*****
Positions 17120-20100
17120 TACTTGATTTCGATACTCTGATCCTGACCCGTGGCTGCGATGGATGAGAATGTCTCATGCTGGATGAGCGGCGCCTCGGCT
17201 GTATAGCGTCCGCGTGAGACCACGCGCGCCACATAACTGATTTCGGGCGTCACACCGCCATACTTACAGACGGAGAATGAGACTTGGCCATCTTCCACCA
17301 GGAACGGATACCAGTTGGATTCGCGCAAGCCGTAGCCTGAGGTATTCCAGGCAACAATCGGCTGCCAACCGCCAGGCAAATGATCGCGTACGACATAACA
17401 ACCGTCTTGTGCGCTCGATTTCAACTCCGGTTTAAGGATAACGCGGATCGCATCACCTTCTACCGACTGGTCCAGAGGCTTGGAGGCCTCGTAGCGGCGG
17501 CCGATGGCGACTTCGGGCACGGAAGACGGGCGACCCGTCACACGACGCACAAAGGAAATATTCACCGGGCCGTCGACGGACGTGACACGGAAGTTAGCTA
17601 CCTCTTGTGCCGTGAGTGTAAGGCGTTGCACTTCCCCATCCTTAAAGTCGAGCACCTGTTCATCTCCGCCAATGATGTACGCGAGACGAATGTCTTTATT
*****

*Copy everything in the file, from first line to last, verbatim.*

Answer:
Positions 17120-20100
17120 TACTTGATTTCGATACTCTGATCCTGACCCGTGGCTGCGATGGATGAGAATGTCTCATGCTGGATGAGCGGCGCCTCGGCT
17201 GTATAGCGTCCGCGTGAGACCACGCGCGCCACATAACTGATTTCGGGCGTCACACCGCCATACTTACAGACGGAGAATGAGACTTGGCCATCTTCCACCA
17301 GGAACGGATACCAGTTGGATTCGCGCAAGCCGTAGCCTGAGGTATTCCAGGCAACAATCGGCTGCCAACCGCCAGGCAAATGATCGCGTACGACATAACA
17401 ACCGTCTTGTGCGCTCGATTTCAACTCCGGTTTAAGGATAACGCGGATCGCATCACCTTCTACCGACTGGTCCAGAGGCTTGGAGGCCTCGTAGCGGCGG
17501 CCGATGGCGACTTCGGGCACGGAAGACGGGCGACCCGTCACACGACGCACAAAGGAAATATTCACCGGGCCGTCGACGGACGTGACACGGAAGTTAGCTA
17601 CCTCTTGTGCCGTGAGTGTAAGGCGTTGCACTTCCCCATCCTTAAAGTCGAGCACCTGTTCATCTCCGCCAATGATGTACGCGAGACGAATGTCTTTATT